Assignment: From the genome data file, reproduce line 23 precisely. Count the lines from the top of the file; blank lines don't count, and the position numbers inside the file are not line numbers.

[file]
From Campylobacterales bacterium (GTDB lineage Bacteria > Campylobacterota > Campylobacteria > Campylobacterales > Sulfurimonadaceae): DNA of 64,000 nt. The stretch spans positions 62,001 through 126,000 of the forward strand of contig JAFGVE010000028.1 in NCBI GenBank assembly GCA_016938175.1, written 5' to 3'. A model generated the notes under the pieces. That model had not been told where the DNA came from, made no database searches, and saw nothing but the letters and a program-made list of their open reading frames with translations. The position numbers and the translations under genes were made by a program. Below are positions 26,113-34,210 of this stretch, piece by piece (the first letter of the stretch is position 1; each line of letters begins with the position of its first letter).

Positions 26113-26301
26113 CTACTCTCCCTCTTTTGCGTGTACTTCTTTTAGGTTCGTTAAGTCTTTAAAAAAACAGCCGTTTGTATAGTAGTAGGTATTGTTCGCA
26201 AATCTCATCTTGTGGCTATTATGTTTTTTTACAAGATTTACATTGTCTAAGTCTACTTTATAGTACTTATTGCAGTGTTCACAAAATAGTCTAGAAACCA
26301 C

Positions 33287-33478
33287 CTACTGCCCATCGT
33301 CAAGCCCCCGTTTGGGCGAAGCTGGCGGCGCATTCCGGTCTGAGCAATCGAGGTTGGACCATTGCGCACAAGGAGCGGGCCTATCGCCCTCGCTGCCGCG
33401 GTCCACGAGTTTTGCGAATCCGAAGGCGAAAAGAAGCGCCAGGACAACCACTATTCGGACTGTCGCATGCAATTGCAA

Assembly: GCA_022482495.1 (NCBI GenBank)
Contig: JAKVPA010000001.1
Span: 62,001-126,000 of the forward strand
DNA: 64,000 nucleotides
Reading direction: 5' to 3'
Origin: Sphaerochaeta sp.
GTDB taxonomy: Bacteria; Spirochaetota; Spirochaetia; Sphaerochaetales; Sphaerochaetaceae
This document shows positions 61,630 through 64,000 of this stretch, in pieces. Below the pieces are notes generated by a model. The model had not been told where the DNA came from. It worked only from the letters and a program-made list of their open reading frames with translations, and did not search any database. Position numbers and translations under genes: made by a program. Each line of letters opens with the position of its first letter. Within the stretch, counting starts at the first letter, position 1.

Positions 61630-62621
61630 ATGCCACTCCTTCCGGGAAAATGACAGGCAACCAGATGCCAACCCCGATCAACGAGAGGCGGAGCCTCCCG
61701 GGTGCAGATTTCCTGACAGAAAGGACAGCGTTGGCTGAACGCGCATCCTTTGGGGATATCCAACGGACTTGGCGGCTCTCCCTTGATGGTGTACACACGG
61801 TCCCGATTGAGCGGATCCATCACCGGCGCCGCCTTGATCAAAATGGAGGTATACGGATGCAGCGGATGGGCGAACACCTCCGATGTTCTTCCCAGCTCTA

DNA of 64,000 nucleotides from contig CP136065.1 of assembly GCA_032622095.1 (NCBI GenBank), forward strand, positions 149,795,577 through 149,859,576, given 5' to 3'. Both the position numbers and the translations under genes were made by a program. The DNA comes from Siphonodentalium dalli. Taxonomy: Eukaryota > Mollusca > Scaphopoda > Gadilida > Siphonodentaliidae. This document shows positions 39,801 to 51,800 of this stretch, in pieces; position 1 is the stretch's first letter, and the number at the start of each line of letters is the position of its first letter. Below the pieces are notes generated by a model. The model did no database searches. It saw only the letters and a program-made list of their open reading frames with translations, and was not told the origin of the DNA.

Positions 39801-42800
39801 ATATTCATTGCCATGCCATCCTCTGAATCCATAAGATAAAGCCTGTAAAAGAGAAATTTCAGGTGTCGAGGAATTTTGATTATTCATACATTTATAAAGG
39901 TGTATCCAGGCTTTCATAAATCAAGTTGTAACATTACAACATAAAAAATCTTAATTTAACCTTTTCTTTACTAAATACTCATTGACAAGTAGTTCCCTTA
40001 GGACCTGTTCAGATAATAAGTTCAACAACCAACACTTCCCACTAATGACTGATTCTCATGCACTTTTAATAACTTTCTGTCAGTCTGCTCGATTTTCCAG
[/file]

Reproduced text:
Positions 39801-42800